Sunday, September 30, 2007

Pumpkin Cookies

I've been on the lookout for a good pumpkin cookie recipe, because a) pumpkin is delicious and b) so are cookies. Last year I made some pumpkin cookies that were sketchy at best, but I knew the combination of pumpkin + cookie could be a magical thing. So! Heather sent this recipe in, and says, "These cookies are super yummy. We made them over and over and over again last fall. I searched high and low for egg free with my son's allergies and ended up finding the best pumpkin cookie recipe I've tasted:

Egg Free Chocolate Chip Pumpkin Cookies
Yields: 48 servings
  • 2 cups white sugar
  • 1 cup shortening, butter, or margarine
  • 1 (15 ounce) can pumpkin puree
  • 2 teaspoons vanilla extract
  • 4 cups all-purpose flour
  • 2 teaspoons baking soda
  • 2 teaspoons ground cinnamon
  • 12 ounces semisweet chocolate chips
  1. Preheat oven to 375 degrees F (190 degrees C).
  2. Cream the sugar, shortening, pumpkin and vanilla together. Mix until light and well combined.
  3. Mix the flour, baking soda and ground cinnamon in separate bowl.
  4. Stir the flour mixture into the creamed mixture. Mix until combined. Stir in the chocolate chips.
  5. Drop by teaspoons onto an ungreased baking sheet. Bake at 375 degrees F (190 degrees C) for 12 to 15 minutes or until set. Let cookies cool on a rack.
Nutrition facts (per serving):Calories (kcal) 146 Protein 1.5g Cals from Protein 3% Total Fat 6.5g Cals from Fat 38% Carbohydrates 21.6g Cals from Carbohydrates 56% Fiber 1g Cholesterol 0mg Sodium 75mg."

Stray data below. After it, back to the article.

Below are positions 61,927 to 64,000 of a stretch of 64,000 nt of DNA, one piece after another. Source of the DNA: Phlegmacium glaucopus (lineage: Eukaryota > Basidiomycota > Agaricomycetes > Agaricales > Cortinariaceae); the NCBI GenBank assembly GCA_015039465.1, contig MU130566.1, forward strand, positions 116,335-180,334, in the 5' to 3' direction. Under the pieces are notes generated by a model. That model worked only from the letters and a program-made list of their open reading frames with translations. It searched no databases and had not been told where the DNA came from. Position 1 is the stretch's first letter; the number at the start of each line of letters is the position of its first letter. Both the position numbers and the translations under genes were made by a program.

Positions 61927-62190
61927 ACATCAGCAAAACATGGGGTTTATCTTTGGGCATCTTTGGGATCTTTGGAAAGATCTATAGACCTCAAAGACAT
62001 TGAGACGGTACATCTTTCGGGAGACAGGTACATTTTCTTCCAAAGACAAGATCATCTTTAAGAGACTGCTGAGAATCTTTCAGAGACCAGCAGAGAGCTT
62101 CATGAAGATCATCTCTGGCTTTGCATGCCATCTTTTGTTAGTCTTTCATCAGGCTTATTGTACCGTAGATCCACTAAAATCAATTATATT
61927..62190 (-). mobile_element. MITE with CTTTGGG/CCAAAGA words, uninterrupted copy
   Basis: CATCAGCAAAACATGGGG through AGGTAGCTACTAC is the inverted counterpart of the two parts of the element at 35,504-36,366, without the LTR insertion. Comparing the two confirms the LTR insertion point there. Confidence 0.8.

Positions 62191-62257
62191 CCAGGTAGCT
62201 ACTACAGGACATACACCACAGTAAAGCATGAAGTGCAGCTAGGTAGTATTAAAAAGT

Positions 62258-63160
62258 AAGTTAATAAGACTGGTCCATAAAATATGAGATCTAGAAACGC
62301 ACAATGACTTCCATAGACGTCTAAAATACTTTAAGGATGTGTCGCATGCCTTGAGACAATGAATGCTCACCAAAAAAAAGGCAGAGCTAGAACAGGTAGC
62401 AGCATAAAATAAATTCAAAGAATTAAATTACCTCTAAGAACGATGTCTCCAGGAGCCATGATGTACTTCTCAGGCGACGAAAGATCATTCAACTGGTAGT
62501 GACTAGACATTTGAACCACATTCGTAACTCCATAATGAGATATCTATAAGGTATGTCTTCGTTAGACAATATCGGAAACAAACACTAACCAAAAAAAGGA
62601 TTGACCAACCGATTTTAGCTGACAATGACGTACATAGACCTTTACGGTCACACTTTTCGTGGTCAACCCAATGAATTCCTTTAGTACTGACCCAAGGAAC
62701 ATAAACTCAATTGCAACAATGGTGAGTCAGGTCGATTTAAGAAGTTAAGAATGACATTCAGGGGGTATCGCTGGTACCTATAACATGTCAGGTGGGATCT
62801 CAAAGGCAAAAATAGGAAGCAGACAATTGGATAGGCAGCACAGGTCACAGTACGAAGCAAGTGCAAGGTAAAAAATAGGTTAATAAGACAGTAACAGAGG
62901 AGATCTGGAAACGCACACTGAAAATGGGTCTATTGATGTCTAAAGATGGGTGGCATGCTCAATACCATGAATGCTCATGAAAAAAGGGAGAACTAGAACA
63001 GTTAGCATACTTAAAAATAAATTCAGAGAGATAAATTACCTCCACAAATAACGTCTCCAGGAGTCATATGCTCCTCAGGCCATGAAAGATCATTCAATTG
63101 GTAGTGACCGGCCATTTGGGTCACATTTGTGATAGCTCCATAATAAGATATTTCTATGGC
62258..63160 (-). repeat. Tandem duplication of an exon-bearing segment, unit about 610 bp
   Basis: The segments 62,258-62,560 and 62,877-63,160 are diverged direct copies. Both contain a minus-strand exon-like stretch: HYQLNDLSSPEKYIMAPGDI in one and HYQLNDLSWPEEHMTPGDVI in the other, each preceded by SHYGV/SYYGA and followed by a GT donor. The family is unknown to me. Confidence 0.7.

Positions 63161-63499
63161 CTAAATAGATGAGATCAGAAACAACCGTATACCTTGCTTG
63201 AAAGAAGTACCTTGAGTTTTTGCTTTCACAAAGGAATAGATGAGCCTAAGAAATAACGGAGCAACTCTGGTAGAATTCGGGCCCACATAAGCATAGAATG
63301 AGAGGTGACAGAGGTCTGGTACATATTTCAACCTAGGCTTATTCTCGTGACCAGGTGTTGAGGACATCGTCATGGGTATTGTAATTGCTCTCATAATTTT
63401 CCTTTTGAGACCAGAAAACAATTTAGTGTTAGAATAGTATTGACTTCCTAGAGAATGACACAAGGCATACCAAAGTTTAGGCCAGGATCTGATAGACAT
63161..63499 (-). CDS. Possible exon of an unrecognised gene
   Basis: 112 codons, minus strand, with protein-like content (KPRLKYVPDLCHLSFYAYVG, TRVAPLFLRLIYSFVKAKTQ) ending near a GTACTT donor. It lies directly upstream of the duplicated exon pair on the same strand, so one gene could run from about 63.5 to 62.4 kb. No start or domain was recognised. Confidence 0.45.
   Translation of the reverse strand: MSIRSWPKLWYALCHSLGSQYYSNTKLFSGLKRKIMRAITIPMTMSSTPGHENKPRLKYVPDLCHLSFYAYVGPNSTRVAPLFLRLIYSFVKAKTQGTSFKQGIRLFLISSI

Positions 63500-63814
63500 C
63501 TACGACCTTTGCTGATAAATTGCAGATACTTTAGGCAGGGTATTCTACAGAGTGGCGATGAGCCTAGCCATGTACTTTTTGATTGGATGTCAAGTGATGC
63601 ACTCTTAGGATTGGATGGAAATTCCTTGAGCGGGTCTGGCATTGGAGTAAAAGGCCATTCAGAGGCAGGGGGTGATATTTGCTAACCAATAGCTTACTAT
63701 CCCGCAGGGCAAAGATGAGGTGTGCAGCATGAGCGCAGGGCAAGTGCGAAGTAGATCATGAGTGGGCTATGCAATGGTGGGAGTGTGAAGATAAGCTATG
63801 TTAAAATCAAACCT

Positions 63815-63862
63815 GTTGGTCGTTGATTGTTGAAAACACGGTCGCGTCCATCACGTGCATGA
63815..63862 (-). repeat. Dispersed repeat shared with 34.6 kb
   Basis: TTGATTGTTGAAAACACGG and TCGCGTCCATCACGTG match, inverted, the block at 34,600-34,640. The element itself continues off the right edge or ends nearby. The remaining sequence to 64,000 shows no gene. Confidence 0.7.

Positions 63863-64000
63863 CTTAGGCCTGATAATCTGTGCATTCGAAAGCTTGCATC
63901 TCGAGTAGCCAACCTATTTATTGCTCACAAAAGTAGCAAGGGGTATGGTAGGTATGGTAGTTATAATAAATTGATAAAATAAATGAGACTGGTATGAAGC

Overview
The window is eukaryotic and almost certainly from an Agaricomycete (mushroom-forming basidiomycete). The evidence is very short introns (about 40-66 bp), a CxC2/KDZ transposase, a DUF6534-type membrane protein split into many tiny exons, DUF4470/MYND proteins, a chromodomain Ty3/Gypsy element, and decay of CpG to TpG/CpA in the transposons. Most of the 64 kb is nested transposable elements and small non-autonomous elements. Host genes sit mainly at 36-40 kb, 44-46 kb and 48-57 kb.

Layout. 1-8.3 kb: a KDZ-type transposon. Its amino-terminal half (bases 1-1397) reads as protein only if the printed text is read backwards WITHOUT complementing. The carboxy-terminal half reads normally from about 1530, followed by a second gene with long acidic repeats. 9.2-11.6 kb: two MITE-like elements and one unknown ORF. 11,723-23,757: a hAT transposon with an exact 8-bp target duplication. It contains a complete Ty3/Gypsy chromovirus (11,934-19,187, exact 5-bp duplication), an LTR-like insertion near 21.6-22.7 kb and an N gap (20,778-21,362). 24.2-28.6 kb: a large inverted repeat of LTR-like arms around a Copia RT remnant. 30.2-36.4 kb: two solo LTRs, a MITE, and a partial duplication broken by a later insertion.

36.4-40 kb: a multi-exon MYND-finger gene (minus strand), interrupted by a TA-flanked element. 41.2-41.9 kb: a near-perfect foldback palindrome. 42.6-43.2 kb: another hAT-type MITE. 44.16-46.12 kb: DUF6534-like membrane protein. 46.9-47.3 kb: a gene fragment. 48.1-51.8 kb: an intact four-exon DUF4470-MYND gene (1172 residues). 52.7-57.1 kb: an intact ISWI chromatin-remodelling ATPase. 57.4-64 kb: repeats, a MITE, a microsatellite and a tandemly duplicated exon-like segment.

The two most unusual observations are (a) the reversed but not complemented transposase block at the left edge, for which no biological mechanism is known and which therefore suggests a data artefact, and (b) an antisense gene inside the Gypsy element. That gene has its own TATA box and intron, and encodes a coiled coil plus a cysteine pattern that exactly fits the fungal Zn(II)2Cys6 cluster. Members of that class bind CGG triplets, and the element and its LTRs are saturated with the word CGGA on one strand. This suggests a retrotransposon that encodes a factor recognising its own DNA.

Original recipe possibly from

So, in the name of science (and this blog), I made the cookies Saturday evening. And lo, they were good. Special bonus: the lack of egg meant I didn't have to feel anxious about eating copious amounts of cookie dough. Therefore, I did. These cookies are good, did I say that? They're incredibly moist. And yummy.


For the record, if you guys send me something without a photo, and then I make the item and post a photo of it and it looks ALL WRONG, and you think, "OH GEEZ, WHAT DID SHE DO?" then, um. Just let me know if I wrecked it, and then we can all make fun of my cooking skills.

Edit: If you're into cookies and ice cream, perhaps consider this. OH MY GOSH. So good.

Thursday, September 27, 2007

Autumnal Soup

The emails, they have been coming in! I've got to keep things straight for everybody's collective sanity, and will be using a tag system for organization, unless it becomes Too Out of Control. Also! Before I forget! When you send me an email with an idea/recipe/whatever, could you please let me know if you want to be linked or have your name up or if you want to be mysteriously anonymous? I want to be all appropriate, you know?

Also, I'd love to have photos, so if you have photos go ahead and send them in!

And, if you have New Year's or Christmas things to share now, feel free to go ahead. You certainly don't have to wait until December. Always be prepared, right?